Coalition targets district, board, superintendent, state
By Karen Carr Keefe
A group of Grand Island parents is taking a stand against the state’s reopening guidance that has kept students from attending school more than two days a week.
The group has formed a nonprofit organization called the Coalition of Grand Island Parents to Put Students First. They’ve teamed up with attorney Corey Hogan and several other attorneys at the law firm HoganWillig to file a lawsuit in order to argue for the immediate, safe reopening of their school buildings to full-time, in-person instruction. Named as defendants in the lawsuit are the governor, the state and county departments of health, the county executive, Grand Island Central School District, the district’s superintendent, the school board and the teachers union.
“We named who we thought would be the people that, if we got them all in a room together, we’d have all the people that have any control over in-person instruction in the public schools,” Hogan said.
The lawsuit argues the school’s continued decision to singularly offer a “hybrid” learning model for those students and families who wish to attend in-person is harmful to students, contributes to stress and severe mental health issues, and poses a significant threat to a child’s normal growth and development, according to the law firm.
The harm, parents say, is compounding every single day that students are prohibited from returning to their normal school schedule.
“Forcing students to learn remotely has proven to be disastrous. So many of our kids are struggling, not only with their grades and keeping up academically, but they are missing out on socialization and the enrichment opportunities that a school environment provides,” said a parent who’s a coalition member.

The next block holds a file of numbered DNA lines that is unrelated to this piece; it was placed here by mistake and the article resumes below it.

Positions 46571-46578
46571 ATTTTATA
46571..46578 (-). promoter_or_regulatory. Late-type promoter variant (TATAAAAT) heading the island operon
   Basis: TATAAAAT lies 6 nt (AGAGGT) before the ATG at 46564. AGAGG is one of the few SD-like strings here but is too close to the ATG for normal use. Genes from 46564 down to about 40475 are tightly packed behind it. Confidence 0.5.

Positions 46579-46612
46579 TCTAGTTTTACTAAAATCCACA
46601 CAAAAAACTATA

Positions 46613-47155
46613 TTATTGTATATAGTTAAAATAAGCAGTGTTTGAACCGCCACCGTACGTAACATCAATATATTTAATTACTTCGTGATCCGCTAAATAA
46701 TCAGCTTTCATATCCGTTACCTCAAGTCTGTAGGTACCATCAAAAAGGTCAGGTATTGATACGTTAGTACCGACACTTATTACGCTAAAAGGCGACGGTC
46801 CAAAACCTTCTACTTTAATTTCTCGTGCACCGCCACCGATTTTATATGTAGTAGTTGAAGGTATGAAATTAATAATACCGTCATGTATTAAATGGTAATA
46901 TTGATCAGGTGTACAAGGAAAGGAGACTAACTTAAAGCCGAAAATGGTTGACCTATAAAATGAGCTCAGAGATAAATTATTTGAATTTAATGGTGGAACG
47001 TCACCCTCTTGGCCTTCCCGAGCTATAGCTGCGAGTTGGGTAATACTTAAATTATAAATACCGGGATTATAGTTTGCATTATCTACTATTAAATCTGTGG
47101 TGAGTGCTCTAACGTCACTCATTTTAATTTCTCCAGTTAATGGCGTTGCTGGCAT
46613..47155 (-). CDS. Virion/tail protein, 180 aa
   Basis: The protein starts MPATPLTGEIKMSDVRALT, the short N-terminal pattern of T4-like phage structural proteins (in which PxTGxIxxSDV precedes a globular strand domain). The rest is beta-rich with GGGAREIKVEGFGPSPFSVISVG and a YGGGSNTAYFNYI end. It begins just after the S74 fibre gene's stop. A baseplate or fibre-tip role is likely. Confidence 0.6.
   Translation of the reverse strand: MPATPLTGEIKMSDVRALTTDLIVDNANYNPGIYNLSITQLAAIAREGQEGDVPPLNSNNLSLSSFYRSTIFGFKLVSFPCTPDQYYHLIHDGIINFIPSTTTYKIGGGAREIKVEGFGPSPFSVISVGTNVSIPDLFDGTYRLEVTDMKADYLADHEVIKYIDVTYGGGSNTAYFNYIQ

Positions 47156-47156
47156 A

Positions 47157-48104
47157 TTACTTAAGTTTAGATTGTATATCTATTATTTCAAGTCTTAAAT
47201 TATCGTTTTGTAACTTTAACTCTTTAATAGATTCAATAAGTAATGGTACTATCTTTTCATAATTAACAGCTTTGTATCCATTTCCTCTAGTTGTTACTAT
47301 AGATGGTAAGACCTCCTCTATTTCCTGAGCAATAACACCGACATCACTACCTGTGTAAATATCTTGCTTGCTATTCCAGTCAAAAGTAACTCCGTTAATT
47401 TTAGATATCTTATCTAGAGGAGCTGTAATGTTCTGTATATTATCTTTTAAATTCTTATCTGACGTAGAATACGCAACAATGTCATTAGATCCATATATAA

Hogan said that, although the firm just brought the lawsuit this week, the prep work has been underway for the past two to four months.
”We’ve been hearing from physicians, the neuropsychologists, the psychiatrists, as well as one group of parents after another about the damage that’s being done to these kids not able to resume full-time, in-school instruction,” he said.
The lawsuit challenges executive orders that were issued back when the pandemic began in early 2020, stating that very little to no evidence has emerged since that time that schools are high-transmission vectors within a community, the suit alleges.
The lawsuit cited that, according to a recent CDC study, with proper mask-wearing among students, schools have very low levels of disease transmission compared with their surrounding community.
“I think the damage that has and is being done amongst our youth far outweighs any disease risk mitigation for them. These kids want to be in school, and now with vaccination widely available to the teachers and staff in these buildings, it’s long past time for schools to reopen fully,” Hogan said.
Grand Island School Superintendent Brian Graham recently said in a statement to the Dispatch: “The district has been committed to returning to full, in-person instruction as soon as we can responsibly, safely and legally do so.”
He also said, “Failure of the district to meet its legal obligations and comply with mandatory guidance could result in serious enforcement actions, liability and other adverse consequences.”